The different worlds of bike traffic

The city’s primary bike transportation guy, Sam Trebilcock, circulated this link regarding some discussion for the bike committee he facilitates.

I found it a comprehensive look at the different ways for people on bikes and people in cars to co-exist in an urban setting. If you every wanted to know more about all the different types of traffic flow, this is your chance.

Here’s an excerpt from the intro page….

The purpose of the NACTO Urban Bikeway Design Guide (part of the Cities for Cycling initiative) is to provide cities with state-of-the-practice solutions that can help create complete streets that are safe and enjoyable for bicyclists.

The NACTO Urban Bikeway Design Guide is based on the experience of the best cycling cities in the world. The designs in this document were developed by cities for cities, since unique urban streets require innovative solutions. Most of these treatments are not directly referenced in the current version of the AASHTO Guide to Bikeway Facilities, although they are virtually all (with two exceptions) permitted under the Manual on Uniform Traffic Control Devices (MUTCD). The Federal Highway Administration has posted information regarding MUTCD approval status of all of the bicycle related treatments in this guide and in August 2013 issued a memorandum officially supporting use of the document. All of the NACTO Urban Bikeway Design Guide treatments are in use internationally and in many cities around the US.

To create the Guide, the authors have conducted an extensive worldwide literature search from design guidelines and real-life experience. They have worked closely with a panel of urban bikeway planning professionals from NACTO member cities, as well as traffic engineers, planners, and academics with deep experience in urban bikeway applications.

thedependentclause

thedependentclause:

(Note: City Pages, FOX 9 Twin Cities, WCCO, and other local news outlets have asked me* to write the following addenda to their coverage of this incident.)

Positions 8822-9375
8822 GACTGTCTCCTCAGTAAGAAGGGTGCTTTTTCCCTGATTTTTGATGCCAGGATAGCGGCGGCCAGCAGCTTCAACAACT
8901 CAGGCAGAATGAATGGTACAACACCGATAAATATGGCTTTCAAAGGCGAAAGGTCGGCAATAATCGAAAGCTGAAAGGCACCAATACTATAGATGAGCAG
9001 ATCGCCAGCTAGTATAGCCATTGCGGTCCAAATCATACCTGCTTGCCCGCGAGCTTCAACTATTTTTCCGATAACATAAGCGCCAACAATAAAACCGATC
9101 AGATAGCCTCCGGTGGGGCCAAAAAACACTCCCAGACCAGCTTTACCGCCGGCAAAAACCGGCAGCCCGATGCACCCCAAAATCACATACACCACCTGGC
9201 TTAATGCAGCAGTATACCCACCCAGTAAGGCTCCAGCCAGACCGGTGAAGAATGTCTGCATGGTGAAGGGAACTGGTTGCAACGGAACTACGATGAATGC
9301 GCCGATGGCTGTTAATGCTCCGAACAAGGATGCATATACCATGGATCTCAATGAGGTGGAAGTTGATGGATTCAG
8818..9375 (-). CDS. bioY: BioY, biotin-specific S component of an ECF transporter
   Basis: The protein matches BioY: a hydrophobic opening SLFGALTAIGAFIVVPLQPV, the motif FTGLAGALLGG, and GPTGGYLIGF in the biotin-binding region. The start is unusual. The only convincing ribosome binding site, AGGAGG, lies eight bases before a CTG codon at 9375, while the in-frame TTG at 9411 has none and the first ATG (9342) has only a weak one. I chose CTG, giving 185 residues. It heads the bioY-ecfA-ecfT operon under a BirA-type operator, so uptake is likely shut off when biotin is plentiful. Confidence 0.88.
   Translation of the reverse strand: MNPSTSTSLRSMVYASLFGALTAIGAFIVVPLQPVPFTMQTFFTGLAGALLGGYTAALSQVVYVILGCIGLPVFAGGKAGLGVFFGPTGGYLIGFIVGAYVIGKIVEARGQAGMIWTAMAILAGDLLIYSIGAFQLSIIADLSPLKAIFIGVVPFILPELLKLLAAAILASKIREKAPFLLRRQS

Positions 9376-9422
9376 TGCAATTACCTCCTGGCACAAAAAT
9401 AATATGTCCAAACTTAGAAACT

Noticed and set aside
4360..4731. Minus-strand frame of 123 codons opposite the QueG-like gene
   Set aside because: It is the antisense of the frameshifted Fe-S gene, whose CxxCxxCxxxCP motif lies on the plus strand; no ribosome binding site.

As usual, we invite all the bored, angry, and ignorant sociopaths who comprise a significant chunk of our readership to immediately…

Urban Planning and sustainability on #100Eyes

For reasons I’m not completely in touch with, I have an inordinate interest in how cities are planned and executed.

It’s not like I want to got to public planning school or anything. It’s not an obsession. I just think we can do a better, smarter job of controlling our growth.

My experience over the years is that the people who do this for a living, are pretty smart. They get it. However, they’re trying to get actual people to adapt their lifestyles a bit to make it work. That’s where it often goes wrong.

My guest on today’s show can shed some light on all these things.

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Jeff Schmitt is the city’s top planning official. He’s a whip smart dude who has been guiding Sioux Falls growth for quite awhile now.

Our discussion at 3 today will start with a package of stories we ran on Sunday.

You can read those stories here.

The chat is live right now and we’ll start with Jeff at 3.

I want to talk about how we overcome the suburban mentality that says keep building houses further and further from the core and just drive in. How do we build a city that is more sustainable in the long term?